Member for Hinkler Keith Pitt.
Member for Hinkler Keith Pitt. Mike Knott BUN201217PITT1

Cashless card will not be a 'cure-all': Pitt

HINKLER MP Keith Pitt says the Cashless Debit Card is "not a cure-all" fix.

"It is just one tool to try and address issues, when supported by job creation programs and support services," Mr Pitt said yesterday.

On Tuesday afternoon the Bill to expand the welfare trial to Hinkler was passed in a tight vote.

Mr Pitt said he was glad "the majority of people in the Hinkler electorate" supported the trial.

"This policy is about families, helping the children of this region and breaking the cycle of welfare dependence," Mr Pitt said.

"During extensive community consultation conducted over 18 months, the feedback from local frontline service providers was that the trial needed to include parenting payments, because the people who are being affected the most are children.

"I look forward to continue hearing from the local doctors, teachers, police, welfare workers and churches throughout the trial as it was their first-hand experience that has led to this trial being structured to assist the individuals, children and families in the cohort group."

He said the Department of Social Services was now working on establishing additional support services, which will be aided by an investment of $1m, to provide financial counselling, alcohol and drug services, job readiness programs and health services for those on the cashless card.

During Tuesday's sitting, Liberal minister Mitch Fifield said it would cost close to $13.4 million to roll out the cashless card in Hinkler after he refrained from responding when Labor senator Jenny McAllister asked for a breakdown in cost.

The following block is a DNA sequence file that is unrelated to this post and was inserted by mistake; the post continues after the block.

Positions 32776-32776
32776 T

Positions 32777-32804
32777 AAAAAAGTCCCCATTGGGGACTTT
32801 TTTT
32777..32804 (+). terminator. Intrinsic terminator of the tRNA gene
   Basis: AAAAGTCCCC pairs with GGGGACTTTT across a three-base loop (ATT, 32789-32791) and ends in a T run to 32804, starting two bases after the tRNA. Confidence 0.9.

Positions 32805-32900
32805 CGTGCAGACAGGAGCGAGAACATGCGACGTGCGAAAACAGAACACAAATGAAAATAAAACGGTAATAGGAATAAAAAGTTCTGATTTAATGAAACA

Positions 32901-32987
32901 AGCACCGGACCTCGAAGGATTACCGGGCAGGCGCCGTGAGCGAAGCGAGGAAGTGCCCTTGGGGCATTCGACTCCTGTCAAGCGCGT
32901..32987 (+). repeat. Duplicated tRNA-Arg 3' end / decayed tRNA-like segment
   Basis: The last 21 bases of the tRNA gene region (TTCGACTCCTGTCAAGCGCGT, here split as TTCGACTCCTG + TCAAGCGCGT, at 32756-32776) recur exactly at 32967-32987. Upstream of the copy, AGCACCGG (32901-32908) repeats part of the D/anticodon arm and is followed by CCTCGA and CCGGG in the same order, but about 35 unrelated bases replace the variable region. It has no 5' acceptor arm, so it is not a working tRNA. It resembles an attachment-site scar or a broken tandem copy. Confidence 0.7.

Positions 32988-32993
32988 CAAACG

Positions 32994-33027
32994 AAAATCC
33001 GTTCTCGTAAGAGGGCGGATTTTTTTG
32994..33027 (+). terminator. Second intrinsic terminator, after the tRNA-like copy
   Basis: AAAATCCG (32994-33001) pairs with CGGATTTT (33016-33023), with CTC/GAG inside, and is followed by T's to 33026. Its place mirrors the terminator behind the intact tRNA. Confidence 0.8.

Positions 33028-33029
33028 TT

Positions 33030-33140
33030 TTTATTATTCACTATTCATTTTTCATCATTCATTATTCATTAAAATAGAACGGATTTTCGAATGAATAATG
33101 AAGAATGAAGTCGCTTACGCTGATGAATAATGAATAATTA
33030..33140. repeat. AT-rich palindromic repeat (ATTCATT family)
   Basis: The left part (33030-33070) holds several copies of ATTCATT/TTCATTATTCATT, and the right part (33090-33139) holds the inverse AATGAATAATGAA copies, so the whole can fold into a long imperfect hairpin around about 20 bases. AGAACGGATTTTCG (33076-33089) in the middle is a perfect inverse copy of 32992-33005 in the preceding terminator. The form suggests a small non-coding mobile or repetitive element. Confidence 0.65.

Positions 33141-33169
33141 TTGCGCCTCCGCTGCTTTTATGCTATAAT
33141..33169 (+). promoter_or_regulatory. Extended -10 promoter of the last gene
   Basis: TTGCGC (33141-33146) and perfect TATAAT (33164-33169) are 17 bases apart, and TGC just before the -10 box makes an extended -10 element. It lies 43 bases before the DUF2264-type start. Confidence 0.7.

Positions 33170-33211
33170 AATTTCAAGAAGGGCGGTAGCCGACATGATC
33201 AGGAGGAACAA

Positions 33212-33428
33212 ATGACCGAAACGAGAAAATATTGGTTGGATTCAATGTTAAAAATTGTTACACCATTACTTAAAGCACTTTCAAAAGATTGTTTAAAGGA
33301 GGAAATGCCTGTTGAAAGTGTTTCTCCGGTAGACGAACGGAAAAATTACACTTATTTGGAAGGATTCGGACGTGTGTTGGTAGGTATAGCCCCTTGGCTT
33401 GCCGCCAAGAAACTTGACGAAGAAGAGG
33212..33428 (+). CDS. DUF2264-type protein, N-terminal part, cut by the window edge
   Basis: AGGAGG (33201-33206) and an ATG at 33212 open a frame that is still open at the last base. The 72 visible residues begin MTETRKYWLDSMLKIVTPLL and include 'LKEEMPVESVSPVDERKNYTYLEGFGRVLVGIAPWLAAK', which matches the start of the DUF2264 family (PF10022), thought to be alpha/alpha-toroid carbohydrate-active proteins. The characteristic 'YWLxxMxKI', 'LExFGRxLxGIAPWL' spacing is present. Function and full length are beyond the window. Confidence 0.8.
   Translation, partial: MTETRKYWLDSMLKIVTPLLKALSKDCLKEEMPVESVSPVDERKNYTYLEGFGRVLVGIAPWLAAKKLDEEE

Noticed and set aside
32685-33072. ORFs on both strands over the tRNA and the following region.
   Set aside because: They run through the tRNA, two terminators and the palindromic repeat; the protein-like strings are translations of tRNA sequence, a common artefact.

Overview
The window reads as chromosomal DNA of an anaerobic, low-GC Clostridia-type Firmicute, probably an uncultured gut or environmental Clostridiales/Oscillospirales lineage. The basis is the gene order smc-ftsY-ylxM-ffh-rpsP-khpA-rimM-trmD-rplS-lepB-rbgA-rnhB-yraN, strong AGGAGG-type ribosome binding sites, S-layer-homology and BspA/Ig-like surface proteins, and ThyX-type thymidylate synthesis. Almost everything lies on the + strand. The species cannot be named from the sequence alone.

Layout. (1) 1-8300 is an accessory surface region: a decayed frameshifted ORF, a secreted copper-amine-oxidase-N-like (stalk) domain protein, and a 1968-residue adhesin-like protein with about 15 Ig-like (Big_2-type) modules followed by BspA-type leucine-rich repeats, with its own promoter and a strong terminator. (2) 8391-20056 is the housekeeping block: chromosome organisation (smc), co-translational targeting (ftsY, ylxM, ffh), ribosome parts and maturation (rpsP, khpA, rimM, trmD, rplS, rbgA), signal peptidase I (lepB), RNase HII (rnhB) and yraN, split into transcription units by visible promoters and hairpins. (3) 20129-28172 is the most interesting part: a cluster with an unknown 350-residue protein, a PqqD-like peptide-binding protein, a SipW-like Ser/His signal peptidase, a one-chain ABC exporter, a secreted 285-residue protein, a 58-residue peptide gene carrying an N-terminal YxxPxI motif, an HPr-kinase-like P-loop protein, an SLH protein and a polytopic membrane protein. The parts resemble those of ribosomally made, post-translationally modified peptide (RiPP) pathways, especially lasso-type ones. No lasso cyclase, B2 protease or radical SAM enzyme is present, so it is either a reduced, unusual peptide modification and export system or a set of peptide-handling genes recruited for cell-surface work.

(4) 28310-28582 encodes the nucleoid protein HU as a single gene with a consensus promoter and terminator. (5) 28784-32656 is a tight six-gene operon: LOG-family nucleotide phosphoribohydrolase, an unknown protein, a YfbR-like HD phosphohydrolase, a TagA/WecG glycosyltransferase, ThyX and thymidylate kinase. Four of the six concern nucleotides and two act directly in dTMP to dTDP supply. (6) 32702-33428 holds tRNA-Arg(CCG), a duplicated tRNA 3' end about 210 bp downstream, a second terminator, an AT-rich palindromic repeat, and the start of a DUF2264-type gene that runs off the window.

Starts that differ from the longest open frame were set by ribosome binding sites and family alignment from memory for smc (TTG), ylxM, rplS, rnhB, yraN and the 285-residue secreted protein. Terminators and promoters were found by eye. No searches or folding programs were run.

"Minister, a rough calculation - there are 6700 participants and it costs $2000 per person, then the cost is $13.4 million - can you confirm that the cost of the trial in Bundaberg and Hervey Bay is around $13.5 million?" she asked, to which Senator Fifield said he had nothing further to add.

The Cashless Debit Card quarantines 80 per cent of a person's welfare payment onto the card and it cannot be used to buy alcohol, gambling or withdraw cash.

About 6700 people on welfare aged 35 and under will be impacted.

Meanwhile, Mr Pitt referred to reports in the Kalgoorlie Miner which quoted senior police in the region, where the cashless card has already been introduced, saying crime was down as much as 52 per cent.

While police said it was too early to say the reduction was due to the cashless card's introduction, but it was certainly helping.

Senior Sergeant Justin Tarasinski said the full impact would be clearer as the year "rolls on". He said domestic violence levels had declined significantly.

The extension into Hinkler was passed after months of political tug o' wars, heated debates and countless amounts of controversy.

Last month the majority Senate Community Affairs Legislation Committee tabled a general report that recommended the Bill be passed.

Both Labor and the Greens dissented from the report, arguing the recommendation failed to reflect the overarching evidence the trial had so far produced.

They instead drew on six recommendations an Auditor-General report provided, several of which directly addressed the need for further analysis of the trials' results to determine if the welfare card had in fact reduced social harm like it was tasked to do.

"The evidence from academics, experts and the Auditor-General is clear, the evidence isn't there to justify continuing with the card, yet the government and some of the cross-bench have gone ahead," Australian Greens Senator Rachel Siewert said.



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